How often do you hear it said that young people don’t do things anymore, that they constantly have their heads stuck in their phones or are playing computer games? Well tomorrow, the 6th of December, 56 pretty inspirational young people are going to show that that’s not the case when 56 of them will be presented with a Gold Gaisce Award by the President in Dublin Castle. Between them, they have committed over 12,000 hours to achieving their award!
Each has successfully completed five challenge areas for 52 weeks or more – volunteering with a charity or community group, developing an existing skill or learned something new, became more active through sport or exercise, took part in a four-day adventure journey discovering the great outdoors as part of a team, and broadened their horizons on a five day residential stay away from home.
Aaron Fallon Awarded Gaisce Gold
One of these is LGBT community member Aaron Fallon. Aaron is involved with Ballymun Regional Youth Resource Centre and already has his Bronze and Silver Award. Aaron took up crocheting in his local community to learn a new skill but he says the gossip from the local ladies kept the class interesting!
Aaron found the Adventure Journey most challenging but that’s exactly what Gaisce is about – a challenge for yourself. It’s an opportunity to try something new and to step outside your comfort zone. He trekked from Greystones to Swords over a number of days with a friend.
For his Residential Project, he volunteered at the Aisling Transition Project supporting primary school children at a residential in Trabolgin. Aaron is now paying it forward and is a trained PAL (President’s Award Leader) and is supporting young people in the Ballymun area to begin their Gaisce journey.
We spoke to Aaron to find out more about his Gaisce experience.
As a young LGBT+ person, how have the Gaisce awards helped you feel part of your local community?
This question is my favourite and I think the best way to answer it both yes and no. Yes, it has with the way that it helps people understand that, as an LGBT young person, I can do the physical challenges just like any other Gaisce participants and that I can also help older people who I have worked with on my journey to understand what it is like as an LGBT+ youth.
I also say no, because Ballymun is a marvellous community to live in and I have the great luck of being part of a community full of multiple nationalities and cultures. Being LGBT+ no matter what age you are or what you do has got its challenges but I am hopeful that by doing Gaisce and having such amazing people help me along the way that I have broken down some of the stigmatisms towards the LGBT+ community and that other youth can feel free to be who they are and share that with the world.
How did you get involved in Gaisce?
I got involved in Bronze Gaisce when I was in 4th year of secondary school (*many years ago*) and we did it as part of our school year. When I was in 5th year I did my Silver and then took a break. I started my Gold Gaisce journey in 2016 which has led me to become a PAL (President’s Award Leader) and I have since been sharing my experiences with everyone I meet.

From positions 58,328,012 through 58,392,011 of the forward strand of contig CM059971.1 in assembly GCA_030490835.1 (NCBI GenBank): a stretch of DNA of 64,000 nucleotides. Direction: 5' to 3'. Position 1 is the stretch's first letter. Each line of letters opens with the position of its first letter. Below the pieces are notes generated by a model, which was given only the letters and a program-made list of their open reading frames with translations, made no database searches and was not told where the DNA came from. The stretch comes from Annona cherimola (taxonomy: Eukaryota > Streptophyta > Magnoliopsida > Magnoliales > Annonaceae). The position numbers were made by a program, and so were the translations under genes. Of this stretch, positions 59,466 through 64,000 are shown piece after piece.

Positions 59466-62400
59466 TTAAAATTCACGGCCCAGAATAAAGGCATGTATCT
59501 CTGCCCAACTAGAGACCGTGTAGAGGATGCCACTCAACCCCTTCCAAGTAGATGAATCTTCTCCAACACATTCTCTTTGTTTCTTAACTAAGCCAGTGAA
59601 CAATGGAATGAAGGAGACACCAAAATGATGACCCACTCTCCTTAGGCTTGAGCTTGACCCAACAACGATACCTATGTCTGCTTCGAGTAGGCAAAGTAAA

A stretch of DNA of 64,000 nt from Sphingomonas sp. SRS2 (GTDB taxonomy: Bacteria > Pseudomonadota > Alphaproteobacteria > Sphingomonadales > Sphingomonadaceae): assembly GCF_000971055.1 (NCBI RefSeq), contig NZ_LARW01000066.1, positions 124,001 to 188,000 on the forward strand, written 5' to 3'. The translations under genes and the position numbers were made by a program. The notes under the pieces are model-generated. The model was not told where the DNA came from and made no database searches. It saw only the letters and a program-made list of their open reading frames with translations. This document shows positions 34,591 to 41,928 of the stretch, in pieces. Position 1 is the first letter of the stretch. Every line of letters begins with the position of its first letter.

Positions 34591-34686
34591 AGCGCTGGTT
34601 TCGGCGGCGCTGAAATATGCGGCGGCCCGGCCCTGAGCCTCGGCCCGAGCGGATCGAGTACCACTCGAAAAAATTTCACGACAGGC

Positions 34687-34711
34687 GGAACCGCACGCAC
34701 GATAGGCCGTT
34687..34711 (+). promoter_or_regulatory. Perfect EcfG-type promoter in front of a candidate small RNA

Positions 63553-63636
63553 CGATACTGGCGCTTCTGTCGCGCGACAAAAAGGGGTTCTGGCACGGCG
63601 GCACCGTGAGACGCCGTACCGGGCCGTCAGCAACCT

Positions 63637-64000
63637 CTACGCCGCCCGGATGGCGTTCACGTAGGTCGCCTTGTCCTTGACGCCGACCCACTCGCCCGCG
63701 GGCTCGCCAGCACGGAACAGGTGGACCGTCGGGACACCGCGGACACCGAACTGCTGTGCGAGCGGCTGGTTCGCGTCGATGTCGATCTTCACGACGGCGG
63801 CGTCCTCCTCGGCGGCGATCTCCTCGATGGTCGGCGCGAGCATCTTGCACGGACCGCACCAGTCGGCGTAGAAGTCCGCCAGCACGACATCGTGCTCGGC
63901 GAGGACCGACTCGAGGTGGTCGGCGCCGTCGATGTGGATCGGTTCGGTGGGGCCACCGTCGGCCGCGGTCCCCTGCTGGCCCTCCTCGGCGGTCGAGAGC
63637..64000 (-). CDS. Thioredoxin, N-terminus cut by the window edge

Do you have any advice for any LGBT youth who are thinking about getting involved in Gaisce?
To go for it… to not hold back, yes it can be difficult at times but you can space it over a long period of time. That Gaisce can change you for the better, it is such an amazing programme, allowing you meet so many different people along the way who you can strike up lifelong friendships with.
You will enjoy every second of it and it will only better you for the future. It is such an amazing achievement to make on any level from Bronze to Gold
You trekked from Greystones to Swords, which is really impressive! What was your biggest learning from that experience?
It was tough, I took an unconventional route in that I planned my own Gaisce Adventure (walk/hike). As I say that I loved every minute of it I had so much support from all of my friends and family, the local youth centres and my PAL.
I got to take in some of the great sights of the Irish seafront and spent my time with a friend of mine who was also doing his Silver Gaisce while he helped me along the way. Of course, I did pull muscles in my ankle and that was painful but I would do it over and over again for the fun and the memories I made.
Are there any skills you have gained from your Gaisce journey that will help you in the future?
Most definitely, I was already able to organise and plan but with my journey, I have gained hiking skills, tested out and tried my hand at crochet, which is a skill I never thought I would try to learn but I loved every minute of it. I have also improved the skills I have such as teamwork, money management and timekeeping, to mention a few.
What has it been like being a PAL for younger people in Ballymun?
It is amazing being a PAL, to be completely honest I feel that it is just the next step in my Gaisce journey and I hope to help other young people from every walk of life in making memories the way I made mine.
As a PAL I have a challenge ahead of me but I know that Gaisce will be there to support me the way they have been for all of my Gaisce awards and journeys to date.
25,000 young people registered to take part in 2017 and Gaisce’s aim is that 35,000 young people will register each year by 2020, the 35th anniversary of Gaisce so that every young person has the opportunity to participate in the programme and realise their dreams and ambitions.
If you would like to start your own Gaisce journey, you can find out more on their website.
© 2017 GCN (Gay Community News). All rights reserved.
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